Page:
Dr. Jill Maron, a researcher at the Mother Infant Research Institute and a neonatologist at the Floating Hospital for Children at Tufts Medical Center, has been studying premature newborns’ difficulties with oral feeding for several years. Recently, her laboratory has been collaborating with Dr. Emily Zimmerman, director of the Speech & Neurodevelopment Lab (SNL) at Northeastern University. Together, they have been examining the role of FOXP2, the first described ‘speech-language’ gene, in the context of neonatal oral feeding. To her knowledge, they are the first group worldwide to do this.
In a small group of premature newborns, Dr. Maron’s team has recently shown that the amount of FOXP2 in neonatal saliva at the time an infant first attempts to orally feed correlates with how long it will take an infant to actually learn to feed. The higher the level of FOXP2 in saliva, the sooner an infant will succeed at feeding.
Many of the same muscles and nerves required for speech are also needed to orally feed successfully. Coordinated oral motor movements are needed for both actions. FOXP2 is well known to be essential for normal speech, and Dr. Zimmerman hypothesized that given their shared mechanical capabilities, FOXP2 would play an equally important role for feeding in the newborn.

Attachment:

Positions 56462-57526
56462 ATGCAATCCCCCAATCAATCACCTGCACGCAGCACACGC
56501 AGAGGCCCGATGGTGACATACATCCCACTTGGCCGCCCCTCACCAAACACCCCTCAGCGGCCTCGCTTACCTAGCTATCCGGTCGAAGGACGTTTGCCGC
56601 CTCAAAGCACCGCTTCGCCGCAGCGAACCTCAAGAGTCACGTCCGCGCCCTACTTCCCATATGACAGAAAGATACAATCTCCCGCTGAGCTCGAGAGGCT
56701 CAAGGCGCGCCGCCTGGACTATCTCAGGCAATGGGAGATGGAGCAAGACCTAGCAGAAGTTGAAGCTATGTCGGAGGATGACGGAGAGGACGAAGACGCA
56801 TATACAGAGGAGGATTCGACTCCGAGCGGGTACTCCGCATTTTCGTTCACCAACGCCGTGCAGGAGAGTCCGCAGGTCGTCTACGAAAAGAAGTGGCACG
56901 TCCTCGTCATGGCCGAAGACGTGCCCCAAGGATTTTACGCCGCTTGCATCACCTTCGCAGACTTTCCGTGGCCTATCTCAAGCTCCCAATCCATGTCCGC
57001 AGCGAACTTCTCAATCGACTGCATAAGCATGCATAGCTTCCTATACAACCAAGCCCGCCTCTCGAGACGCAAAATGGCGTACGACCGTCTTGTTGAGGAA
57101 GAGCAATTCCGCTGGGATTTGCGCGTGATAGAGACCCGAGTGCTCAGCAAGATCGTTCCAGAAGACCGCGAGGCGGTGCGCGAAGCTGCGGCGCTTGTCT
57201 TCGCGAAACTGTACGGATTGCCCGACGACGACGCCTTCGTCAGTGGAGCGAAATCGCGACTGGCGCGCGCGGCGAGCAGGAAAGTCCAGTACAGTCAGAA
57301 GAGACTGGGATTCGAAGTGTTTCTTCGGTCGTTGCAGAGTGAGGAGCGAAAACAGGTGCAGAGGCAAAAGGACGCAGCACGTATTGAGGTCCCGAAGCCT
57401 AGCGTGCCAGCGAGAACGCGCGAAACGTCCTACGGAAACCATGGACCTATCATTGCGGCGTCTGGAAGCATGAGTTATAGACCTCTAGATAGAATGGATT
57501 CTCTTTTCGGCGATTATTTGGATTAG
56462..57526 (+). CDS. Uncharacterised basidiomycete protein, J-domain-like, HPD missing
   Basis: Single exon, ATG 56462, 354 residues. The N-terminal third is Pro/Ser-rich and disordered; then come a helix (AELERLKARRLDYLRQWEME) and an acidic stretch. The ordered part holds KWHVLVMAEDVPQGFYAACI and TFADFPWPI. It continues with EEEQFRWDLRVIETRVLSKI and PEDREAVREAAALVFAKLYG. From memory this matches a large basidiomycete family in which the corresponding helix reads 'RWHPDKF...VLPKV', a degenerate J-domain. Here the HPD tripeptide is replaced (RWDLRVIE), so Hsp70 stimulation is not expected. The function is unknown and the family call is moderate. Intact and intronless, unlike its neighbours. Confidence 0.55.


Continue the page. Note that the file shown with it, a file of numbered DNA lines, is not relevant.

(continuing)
Currently there are no treatment strategies to increase expression levels of FOXP2. At this point in their research, Drs. Maron and Zimmerman aim to conduct a larger study to further examine how levels of the gene product in saliva correlate with feeding and speech outcomes. They also have a specific interest in understanding differences in FOXP2 expression between males and females.
Dr. Maron states that this discovery can be very useful to families. “By alerting a parent to the potential of feeding and/or speech problems early on in their infant’s development, we may provide them with the necessary tools and support services to optimize their infant’s outcomes.”